February 28, 2019

Whitehouse Introduces Bill to Get Americans Their Day in Court

Safety Over Forced Arbitration Act safeguards constitutional right to fair trial, bars secret settlements that endanger public health

Washington, DC – U.S. Senator Sheldon Whitehouse (D-RI) today introduced legislation to bar mandatory, pre-dispute arbitration in suits involving public health and safety.  Mandatory arbitration clauses in agreements push Americans into closed-door negotiations with an arbitrator, denying the aggrieved their day in court.  Pre-dispute arbitration can hinder public awareness of health hazards like environmental pollution because arbitration is often combined with nondisclosure agreements.  Senators Patrick Leahy (D-VT), Patty Murray (D-WA), Dick Durbin (D-IL), Jeff Merkley (D-OR), Mazie Hirono (D-HI), and Ed Markey (D-MA) have joined Whitehouse to cosponsor the bill.

“The spread of forced arbitration agreements has for too long allowed polluters and bad actors to flout the court system and cover up the health risks they’ve exposed Americans to,” said Whitehouse.  “A fair and open trial is the only way to level the playing field between citizens and powerful wrongdoers, and to ensure the public is aware of potential harm.”

Whitehouse’s Safety Over Forced Arbitration Act would not ban arbitration outright.  Instead, it would require all parties to suits implicating public health and safety to consent to the use of arbitration in writing.  If all parties elect to enter arbitration, the bill requires the arbitrator to provide a written explanation of the factual and legal basis for any outcomes from the arbitration proceedings.  Those documents may not be sealed, meaning the press and the public would be able to learn from the facts of the case and take steps to prevent further harm.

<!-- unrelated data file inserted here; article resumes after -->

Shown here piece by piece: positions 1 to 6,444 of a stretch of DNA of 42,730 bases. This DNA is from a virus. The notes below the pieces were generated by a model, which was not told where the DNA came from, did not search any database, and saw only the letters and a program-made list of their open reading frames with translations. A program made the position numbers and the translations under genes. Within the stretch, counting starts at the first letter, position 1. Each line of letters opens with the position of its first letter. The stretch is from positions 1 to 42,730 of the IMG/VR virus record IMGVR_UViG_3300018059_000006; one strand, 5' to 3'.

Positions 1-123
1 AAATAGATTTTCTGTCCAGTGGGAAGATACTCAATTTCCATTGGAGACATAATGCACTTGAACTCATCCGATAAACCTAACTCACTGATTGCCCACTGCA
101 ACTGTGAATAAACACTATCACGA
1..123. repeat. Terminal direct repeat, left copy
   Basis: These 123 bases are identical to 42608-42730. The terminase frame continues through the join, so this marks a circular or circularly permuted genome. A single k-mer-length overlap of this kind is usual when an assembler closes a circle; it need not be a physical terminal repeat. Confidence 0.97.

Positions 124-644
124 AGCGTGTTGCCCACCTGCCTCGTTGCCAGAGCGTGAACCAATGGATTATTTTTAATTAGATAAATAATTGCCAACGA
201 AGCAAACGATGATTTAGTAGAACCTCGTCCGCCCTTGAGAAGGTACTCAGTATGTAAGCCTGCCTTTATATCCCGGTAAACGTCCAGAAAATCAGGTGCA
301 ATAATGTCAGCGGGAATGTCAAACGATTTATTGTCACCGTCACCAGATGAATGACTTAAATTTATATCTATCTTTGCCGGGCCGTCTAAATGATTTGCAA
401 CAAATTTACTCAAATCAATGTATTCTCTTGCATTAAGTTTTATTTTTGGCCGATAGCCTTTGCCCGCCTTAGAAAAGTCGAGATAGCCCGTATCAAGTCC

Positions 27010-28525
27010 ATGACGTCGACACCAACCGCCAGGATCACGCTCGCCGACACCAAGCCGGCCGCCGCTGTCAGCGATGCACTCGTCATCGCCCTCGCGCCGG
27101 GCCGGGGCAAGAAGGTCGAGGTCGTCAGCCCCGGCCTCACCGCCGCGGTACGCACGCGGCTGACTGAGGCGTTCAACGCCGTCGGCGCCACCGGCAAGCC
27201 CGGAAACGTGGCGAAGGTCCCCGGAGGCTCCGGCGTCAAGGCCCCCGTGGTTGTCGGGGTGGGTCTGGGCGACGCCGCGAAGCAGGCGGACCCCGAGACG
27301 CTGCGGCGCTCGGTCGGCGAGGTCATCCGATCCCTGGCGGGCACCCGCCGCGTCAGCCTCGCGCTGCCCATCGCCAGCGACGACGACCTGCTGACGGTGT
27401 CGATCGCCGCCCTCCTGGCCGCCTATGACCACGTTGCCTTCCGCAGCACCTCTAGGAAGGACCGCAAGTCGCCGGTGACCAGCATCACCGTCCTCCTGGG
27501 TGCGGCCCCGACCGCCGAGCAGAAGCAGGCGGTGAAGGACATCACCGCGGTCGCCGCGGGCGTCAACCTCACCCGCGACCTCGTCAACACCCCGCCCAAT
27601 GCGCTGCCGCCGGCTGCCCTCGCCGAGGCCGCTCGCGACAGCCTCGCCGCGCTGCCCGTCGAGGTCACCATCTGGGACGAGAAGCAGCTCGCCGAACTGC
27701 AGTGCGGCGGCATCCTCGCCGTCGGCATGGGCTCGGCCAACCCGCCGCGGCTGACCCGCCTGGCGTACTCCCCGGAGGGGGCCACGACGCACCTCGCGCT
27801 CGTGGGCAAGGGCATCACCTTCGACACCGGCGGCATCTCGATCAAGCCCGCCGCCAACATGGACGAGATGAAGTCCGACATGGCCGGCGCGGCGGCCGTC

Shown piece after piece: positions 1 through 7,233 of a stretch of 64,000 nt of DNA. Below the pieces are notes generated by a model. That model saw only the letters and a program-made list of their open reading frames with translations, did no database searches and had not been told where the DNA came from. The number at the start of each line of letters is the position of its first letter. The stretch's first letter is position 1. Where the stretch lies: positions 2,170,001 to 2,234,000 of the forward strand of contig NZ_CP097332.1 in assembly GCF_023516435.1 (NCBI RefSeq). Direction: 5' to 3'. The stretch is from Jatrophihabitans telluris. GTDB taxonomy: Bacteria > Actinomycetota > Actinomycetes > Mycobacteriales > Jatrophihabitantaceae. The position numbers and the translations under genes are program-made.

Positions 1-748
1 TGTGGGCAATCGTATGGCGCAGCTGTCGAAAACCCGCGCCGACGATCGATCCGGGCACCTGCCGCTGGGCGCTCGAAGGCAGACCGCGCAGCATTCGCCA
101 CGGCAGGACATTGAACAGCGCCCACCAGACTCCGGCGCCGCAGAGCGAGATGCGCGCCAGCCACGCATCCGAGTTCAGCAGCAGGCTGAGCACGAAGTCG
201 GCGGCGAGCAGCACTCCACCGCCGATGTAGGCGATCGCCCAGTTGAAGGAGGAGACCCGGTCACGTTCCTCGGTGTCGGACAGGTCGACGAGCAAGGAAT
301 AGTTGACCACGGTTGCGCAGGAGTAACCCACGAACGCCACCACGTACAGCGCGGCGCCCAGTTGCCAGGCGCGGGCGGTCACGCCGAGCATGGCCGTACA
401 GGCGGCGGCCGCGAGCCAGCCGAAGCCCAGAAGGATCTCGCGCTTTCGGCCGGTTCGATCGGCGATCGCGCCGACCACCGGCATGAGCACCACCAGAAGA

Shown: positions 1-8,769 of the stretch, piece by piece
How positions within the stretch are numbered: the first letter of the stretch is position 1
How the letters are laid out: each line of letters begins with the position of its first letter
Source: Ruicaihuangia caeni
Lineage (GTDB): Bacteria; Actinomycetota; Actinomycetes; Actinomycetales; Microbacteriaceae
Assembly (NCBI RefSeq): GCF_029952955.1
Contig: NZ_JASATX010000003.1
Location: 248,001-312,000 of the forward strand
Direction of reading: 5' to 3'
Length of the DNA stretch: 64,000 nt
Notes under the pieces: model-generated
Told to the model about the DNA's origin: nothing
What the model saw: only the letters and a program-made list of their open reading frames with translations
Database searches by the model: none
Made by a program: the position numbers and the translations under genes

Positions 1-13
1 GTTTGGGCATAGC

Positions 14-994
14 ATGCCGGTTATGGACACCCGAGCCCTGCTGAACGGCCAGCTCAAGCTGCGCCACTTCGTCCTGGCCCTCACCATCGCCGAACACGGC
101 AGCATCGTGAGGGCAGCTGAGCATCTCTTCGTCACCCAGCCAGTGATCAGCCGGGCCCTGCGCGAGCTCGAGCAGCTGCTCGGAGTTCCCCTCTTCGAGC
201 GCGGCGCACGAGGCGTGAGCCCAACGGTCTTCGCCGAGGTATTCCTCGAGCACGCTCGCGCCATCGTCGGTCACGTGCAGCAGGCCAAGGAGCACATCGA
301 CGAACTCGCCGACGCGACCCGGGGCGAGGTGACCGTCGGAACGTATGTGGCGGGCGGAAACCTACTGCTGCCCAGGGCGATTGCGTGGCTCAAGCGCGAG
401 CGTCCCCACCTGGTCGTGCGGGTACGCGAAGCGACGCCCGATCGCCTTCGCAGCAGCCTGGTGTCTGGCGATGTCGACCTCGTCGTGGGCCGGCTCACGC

Over the past two decades, binding pre-dispute arbitration combined with court-approved confidentiality has, in instances, hidden serious public health and safety dangers from the public.  Among other things, such cases have involved chemicals used in hydraulic fracturing (or “fracking”), asbestos, defective auto components, faulty medical devices, and adverse incidents from drugs.

Pre-dispute arbitration clauses are found in many types of contracts.  According to a 2015 study by the Consumer Financial Protection Bureau:

  • Issuers of credit cards that include arbitration clauses in their agreements represent over half the market;
  • Arbitration clauses are found in 92 percent of prepaid credit card agreements;
  • 88 percent of wireless providers that authorize third parties to charge customers for services include arbitration clauses, and those providers cover more than 99 percent of the wireless market; and
  • 86 percent of lenders of private student loans include arbitration clauses in their agreements. 


Press Contact

Meaghan McCabe, (202) 224-2921